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  4. Bithead says:

    Then again, Armitage was never put on trial.

    Indeed; on the other hand, he didn’t represent someone that could be dragged in front of a show trial so as to win political points in the next election.

    How in the world do you read this into the article?

    The article clearly states that they talked about other things until in the middle of the meeting Novak brought it up.

    I’m with James on this one.
    Armitage had been, in Novak’s words, in rebuffing repeatedly requests for a meeting. Since that point was the only substance of any consequence contained in the meeting, it had to be the purpose of the meeting.

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  5. Grewgills says:

    The comment only came up as a result of a question Novak says was asked significantly into the conversation. I retrospect that comment was clearly the most substantive of the conversation, that does not mean it was viewed as such by either man at the time.

    Indeed; on the other hand, he didn’t represent someone that could be dragged in front of a show trial so as to win political points in the next election.

    The prosecutor is a Republican appointee of a Republican.

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  6. Bithead says:

    You seem to feel that republicans are all monolithic, that they’re all in lockstep, like democrats.

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  7. Grewgills says:

    You seem to feel that republicans are all monolithic, that they’re all in lockstep, like democrats.

    Are you serious? You actually think that Fitzgerald (Republican and Republican appointed) pursued this case solely to sabotage the Republicans in the 2008 election. What is your evidence in support of this frankly ridiculous contention?

    Do you really think it is the Democrats who have been most effective in enforcing party loyalty over the past decade?

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  8. Bithead says:

    Are you serious?

    Quite.

    Do you really think it is the Democrats who have been most effective in enforcing party loyalty over the past decade?

    Without any question in my mind. Until, that is, just recently. As it stands right now, they have a full rebellion on their hands, and if anyone thinks they’re going to be able to pull a victory of the rebellion, they’re sadly mistaken.

    You actually think that Fitzgerald (Republican and Republican appointed) pursued this case solely to sabotage the Republicans in the 2008 election

    .

    When we see that the only conviction out of this entire affair had nothing whatsoever to do with the original crime, and that the original criminal ala Richard Armatage… you know.. the guy who actually DID the leaking…is still walking free… I think it’s clear there was some political motivation, at least. I think it should also be investigated as to whether not Mr. Fitzgerald supported our actions in Iraq.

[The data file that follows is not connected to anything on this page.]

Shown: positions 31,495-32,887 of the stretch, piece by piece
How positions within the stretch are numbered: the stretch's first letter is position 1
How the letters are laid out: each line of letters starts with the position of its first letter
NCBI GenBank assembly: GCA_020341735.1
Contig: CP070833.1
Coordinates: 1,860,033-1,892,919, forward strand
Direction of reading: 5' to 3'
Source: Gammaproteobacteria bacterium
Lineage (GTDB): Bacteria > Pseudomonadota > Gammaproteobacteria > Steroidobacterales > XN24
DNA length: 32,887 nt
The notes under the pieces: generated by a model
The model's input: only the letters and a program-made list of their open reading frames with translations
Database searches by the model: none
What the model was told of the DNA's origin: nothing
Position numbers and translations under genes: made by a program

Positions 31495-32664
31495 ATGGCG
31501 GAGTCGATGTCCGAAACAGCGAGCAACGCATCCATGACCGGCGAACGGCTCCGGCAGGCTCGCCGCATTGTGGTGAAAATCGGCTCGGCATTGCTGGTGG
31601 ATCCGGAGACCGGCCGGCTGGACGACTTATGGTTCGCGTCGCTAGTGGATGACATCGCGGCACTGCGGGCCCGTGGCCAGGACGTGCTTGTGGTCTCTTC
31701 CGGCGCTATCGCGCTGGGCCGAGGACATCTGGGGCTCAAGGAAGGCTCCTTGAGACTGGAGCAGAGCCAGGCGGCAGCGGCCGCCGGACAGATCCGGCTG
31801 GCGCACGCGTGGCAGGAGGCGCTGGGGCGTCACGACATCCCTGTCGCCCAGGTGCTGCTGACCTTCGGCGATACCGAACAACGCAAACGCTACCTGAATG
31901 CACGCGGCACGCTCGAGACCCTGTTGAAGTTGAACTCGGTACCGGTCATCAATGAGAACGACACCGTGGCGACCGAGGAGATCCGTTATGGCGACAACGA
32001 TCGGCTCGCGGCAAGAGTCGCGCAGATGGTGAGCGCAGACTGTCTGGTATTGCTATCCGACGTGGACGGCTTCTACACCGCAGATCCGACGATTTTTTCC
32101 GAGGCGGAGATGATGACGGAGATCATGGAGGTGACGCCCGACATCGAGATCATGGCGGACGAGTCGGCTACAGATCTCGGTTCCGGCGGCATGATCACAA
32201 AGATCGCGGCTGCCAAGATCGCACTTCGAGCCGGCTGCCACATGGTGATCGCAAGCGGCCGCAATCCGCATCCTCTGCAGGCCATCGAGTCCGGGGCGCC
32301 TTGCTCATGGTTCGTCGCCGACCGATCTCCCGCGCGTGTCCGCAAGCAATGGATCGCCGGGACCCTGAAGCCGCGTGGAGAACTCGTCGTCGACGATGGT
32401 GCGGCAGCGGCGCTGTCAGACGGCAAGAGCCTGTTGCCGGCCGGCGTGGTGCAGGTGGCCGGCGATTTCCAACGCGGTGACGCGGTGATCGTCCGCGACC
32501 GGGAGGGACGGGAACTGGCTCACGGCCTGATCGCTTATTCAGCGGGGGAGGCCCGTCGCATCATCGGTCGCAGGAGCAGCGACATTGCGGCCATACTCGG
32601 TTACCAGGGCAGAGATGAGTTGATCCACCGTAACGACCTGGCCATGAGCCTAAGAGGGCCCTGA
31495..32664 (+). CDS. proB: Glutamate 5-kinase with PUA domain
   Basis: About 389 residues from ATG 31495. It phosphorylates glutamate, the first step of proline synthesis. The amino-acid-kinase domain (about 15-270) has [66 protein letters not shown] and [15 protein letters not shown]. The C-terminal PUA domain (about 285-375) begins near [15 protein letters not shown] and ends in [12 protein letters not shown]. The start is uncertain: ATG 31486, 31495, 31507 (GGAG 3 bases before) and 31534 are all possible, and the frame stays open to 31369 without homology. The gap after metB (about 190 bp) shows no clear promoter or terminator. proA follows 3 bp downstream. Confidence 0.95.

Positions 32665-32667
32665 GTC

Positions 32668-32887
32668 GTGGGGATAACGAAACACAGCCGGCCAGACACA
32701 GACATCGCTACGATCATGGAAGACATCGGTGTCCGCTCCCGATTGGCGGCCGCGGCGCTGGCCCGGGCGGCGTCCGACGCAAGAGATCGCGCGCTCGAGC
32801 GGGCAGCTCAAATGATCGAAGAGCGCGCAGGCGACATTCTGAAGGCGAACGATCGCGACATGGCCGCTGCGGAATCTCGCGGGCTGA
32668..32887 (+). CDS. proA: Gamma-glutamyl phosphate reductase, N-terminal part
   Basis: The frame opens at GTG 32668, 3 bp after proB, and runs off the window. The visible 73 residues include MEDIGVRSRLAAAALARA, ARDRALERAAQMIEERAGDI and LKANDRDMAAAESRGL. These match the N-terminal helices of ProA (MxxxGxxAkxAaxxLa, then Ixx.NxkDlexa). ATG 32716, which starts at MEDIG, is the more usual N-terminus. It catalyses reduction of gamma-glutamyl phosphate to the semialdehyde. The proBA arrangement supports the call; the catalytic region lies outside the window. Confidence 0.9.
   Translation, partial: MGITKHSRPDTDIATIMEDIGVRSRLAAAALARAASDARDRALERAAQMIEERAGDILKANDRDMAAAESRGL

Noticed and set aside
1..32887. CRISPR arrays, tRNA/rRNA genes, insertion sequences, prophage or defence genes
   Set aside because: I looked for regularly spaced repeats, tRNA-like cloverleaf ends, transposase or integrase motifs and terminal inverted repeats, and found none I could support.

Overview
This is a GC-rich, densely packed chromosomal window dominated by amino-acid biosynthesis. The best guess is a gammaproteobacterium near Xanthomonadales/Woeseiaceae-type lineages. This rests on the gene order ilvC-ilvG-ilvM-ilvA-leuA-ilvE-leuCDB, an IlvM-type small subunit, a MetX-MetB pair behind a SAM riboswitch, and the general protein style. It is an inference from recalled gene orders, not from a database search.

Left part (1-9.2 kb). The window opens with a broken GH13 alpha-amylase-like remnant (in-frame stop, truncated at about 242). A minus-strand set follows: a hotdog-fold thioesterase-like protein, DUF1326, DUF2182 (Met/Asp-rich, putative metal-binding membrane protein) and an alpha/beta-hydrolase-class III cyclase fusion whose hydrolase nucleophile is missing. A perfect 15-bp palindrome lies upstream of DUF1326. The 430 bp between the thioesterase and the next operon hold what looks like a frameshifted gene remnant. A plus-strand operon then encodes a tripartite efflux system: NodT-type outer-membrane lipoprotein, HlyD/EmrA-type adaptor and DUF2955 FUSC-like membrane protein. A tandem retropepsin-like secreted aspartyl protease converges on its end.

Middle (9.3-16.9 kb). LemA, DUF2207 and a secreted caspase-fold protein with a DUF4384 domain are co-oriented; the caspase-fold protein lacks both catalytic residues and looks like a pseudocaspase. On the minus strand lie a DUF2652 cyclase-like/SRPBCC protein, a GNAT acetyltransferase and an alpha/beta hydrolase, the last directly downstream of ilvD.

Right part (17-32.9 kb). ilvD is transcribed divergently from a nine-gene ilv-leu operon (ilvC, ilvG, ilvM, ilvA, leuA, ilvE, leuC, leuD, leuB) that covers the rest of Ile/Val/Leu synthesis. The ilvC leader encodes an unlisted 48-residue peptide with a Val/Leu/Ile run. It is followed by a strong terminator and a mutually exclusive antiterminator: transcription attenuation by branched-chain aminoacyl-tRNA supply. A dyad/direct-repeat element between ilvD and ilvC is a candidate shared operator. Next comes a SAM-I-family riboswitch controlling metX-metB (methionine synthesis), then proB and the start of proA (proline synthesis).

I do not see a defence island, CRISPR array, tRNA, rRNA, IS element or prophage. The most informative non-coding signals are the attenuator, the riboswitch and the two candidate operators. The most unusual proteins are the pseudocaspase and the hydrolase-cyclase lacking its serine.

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  9. Grewgills says:

    To

    Do you really think it is the Democrats who have been most effective in enforcing party loyalty over the past decade?

    you respond

    Without any question in my mind. Until, that is, just recently. As it stands right now, they have a full rebellion on their hands, and if anyone thinks they’re going to be able to pull a victory of the rebellion, they’re sadly mistaken.

    Where have you been for the last ten years?

    When we see that the only conviction out of this entire affair had nothing whatsoever to do with the original crime

    The nature of perjury and obstruction of justice is that they prevent effective prosecution of crimes. You see that is why they are crimes.

    I think it should also be investigated as to whether not Mr. Fitzgerald supported our actions in Iraq.

    and then?

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  10. Bithead says:

    The nature of perjury and obstruction of justice is that they prevent effective prosecution of crimes. You see that is why they are crimes.

    Ah. And what of why they supposedly started this witch hunt? What of the leaker? You remember, him, right?

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  11. Grewgills says:

    What of the leaker?

    There was more than one leaker.
    Libby also leaked the information before it was published. It appears what he did was at the behest of Cheney then he lied under oath and obstructed justice to protect him and probably Rove (also a leaker of this information).

    Why is it you have no outrage over the outing of a covert CIA operative?